Jesus paid much too high a price for us to not listen to his words, his wisdom, which comes from his Father. Because of him, we have the Holy Spirit in us. Because of him, we have “HOLY TO THE LORD” written on our souls—not our foreheads. We do not need a priest to bear our guilt, Jesus did it on a cross. It was the greatest gift of all time. Because of him, we are acceptable to the LORD.

28 There is neither Jew nor Gentile, neither slave nor free, nor is there male and female, for you are all one in Christ Jesus. 29 If you belong to Christ, then you are Abraham’s seed, and heirs according to the promise. (Gal 3:28-29)

Lord Jesus, thank you for leaving us your wisdom. Thank you for the example you lived before the eyes of the disciples that has been passed down to us. Because of you, we are heirs to a great promise and a great future. We must keep our eyes focused on you at all times looking neither to the right or the left so we will not be distracted. Help us to guard our hearts, for streams of living water flow from within us as it says in John 7. Let it flow from us to the places you want it to go. I pray this in your precious name, Amen.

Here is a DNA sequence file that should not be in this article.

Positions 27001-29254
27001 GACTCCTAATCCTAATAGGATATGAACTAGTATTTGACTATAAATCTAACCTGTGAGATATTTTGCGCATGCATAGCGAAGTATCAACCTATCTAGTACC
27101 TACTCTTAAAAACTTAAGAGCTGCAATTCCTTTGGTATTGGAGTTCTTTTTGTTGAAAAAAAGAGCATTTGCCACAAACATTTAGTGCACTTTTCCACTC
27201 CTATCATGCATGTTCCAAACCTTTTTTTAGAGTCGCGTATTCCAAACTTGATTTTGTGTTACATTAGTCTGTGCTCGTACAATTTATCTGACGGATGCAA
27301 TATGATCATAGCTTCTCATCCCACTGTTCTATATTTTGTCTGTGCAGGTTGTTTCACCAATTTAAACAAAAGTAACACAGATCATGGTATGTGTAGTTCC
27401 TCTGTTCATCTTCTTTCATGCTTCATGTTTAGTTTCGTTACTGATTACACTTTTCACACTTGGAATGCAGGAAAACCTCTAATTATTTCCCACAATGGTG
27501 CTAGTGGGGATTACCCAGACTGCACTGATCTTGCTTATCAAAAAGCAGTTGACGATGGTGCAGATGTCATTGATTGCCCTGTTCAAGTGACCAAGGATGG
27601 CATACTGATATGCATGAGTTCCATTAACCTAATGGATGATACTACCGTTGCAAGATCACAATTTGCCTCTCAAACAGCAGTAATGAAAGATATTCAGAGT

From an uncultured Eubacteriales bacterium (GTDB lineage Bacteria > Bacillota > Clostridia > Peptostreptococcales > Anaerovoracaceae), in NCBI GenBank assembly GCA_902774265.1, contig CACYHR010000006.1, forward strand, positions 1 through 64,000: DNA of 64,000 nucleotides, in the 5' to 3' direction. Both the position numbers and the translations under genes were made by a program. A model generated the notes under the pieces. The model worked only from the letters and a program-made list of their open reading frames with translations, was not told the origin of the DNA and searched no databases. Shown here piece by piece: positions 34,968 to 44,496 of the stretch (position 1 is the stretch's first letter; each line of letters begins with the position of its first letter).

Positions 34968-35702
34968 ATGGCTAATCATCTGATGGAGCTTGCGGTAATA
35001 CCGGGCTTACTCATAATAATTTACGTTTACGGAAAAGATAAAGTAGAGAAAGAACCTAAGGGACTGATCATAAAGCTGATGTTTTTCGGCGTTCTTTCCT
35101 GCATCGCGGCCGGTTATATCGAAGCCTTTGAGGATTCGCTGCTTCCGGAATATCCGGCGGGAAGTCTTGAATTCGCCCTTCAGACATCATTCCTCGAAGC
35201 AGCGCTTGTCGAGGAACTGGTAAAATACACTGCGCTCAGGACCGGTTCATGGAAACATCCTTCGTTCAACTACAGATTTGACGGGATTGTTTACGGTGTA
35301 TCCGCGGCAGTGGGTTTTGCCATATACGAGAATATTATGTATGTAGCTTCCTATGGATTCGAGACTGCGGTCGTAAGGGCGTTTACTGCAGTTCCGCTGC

Cindy (gardnlady)

 

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Filed under 66 Books, Exodus, Galatians, John, M'Cheyne Bible reading plan, Proverbs

1 Samuel 6-8; Galatians 5; Psalm 72

I’ve heard a saying that what you focus on, you get more of it.

Dear God, give me a kingdom focus.

The Ark remained in Kiriath-jearim for a long time—twenty years in all. During that time all Israel mourned because it seemed the Lord had abandoned them.
Then Samuel said to all the people of Israel, “If you want to return to the Lord with all your hearts, get rid of your foreign gods and your images of Ashtoreth. Turn your hearts to the Lord and obey him alone; then he will rescue you from the Philistines.” So the Israelites got rid of their images of Baal and Ashtoreth and worshiped only the Lord (1 Samuel 7:2-4, NLT).